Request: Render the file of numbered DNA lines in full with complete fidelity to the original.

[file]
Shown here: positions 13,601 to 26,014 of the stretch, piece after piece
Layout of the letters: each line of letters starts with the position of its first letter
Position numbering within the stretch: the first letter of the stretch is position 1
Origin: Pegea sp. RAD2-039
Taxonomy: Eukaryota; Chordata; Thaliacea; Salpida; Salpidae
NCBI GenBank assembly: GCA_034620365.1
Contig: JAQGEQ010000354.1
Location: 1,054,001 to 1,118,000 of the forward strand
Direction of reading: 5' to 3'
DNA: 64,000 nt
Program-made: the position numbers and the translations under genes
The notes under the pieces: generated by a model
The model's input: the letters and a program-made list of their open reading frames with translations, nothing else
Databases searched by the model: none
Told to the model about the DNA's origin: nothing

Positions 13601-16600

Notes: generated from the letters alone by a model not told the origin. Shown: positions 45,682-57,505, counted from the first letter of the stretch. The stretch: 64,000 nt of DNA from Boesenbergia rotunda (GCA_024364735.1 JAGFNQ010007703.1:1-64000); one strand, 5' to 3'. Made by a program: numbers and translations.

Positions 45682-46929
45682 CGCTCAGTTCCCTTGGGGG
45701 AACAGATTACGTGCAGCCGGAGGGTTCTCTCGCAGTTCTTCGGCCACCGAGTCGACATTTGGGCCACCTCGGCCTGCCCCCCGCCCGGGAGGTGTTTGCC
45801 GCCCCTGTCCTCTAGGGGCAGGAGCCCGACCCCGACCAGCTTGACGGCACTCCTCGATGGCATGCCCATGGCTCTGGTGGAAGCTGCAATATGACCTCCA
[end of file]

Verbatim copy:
Shown here: positions 13,601 to 26,014 of the stretch, piece after piece
Layout of the letters: each line of letters starts with the position of its first letter
Position numbering within the stretch: the first letter of the stretch is position 1
Origin: Pegea sp. RAD2-039
Taxonomy: Eukaryota; Chordata; Thaliacea; Salpida; Salpidae
NCBI GenBank assembly: GCA_034620365.1
Contig: JAQGEQ010000354.1
Location: 1,054,001 to 1,118,000 of the forward strand
Direction of reading: 5' to 3'
DNA: 64,000 nt
Program-made: the position numbers and the translations under genes
The notes under the pieces: generated by a model
The model's input: the letters and a program-made list of their open reading frames with translations, nothing else
Databases searched by the model: none
Told to the model about the DNA's origin: nothing

Positions 13601-16600

Notes: generated from the letters alone by a model not told the origin. Shown: positions 45,682-57,505, counted from the first letter of the stretch. The stretch: 64,000 nt of DNA from Boesenbergia rotunda (GCA_024364735.1 JAGFNQ010007703.1:1-64000); one strand, 5' to 3'. Made by a program: numbers and translations.

Positions 45682-46929
45682 CGCTCAGTTCCCTTGGGGG
45701 AACAGATTACGTGCAGCCGGAGGGTTCTCTCGCAGTTCTTCGGCCACCGAGTCGACATTTGGGCCACCTCGGCCTGCCCCCCGCCCGGGAGGTGTTTGCC
45801 GCCCCTGTCCTCTAGGGGCAGGAGCCCGACCCCGACCAGCTTGACGGCACTCCTCGATGGCATGCCCATGGCTCTGGTGGAAGCTGCAATATGACCTCCA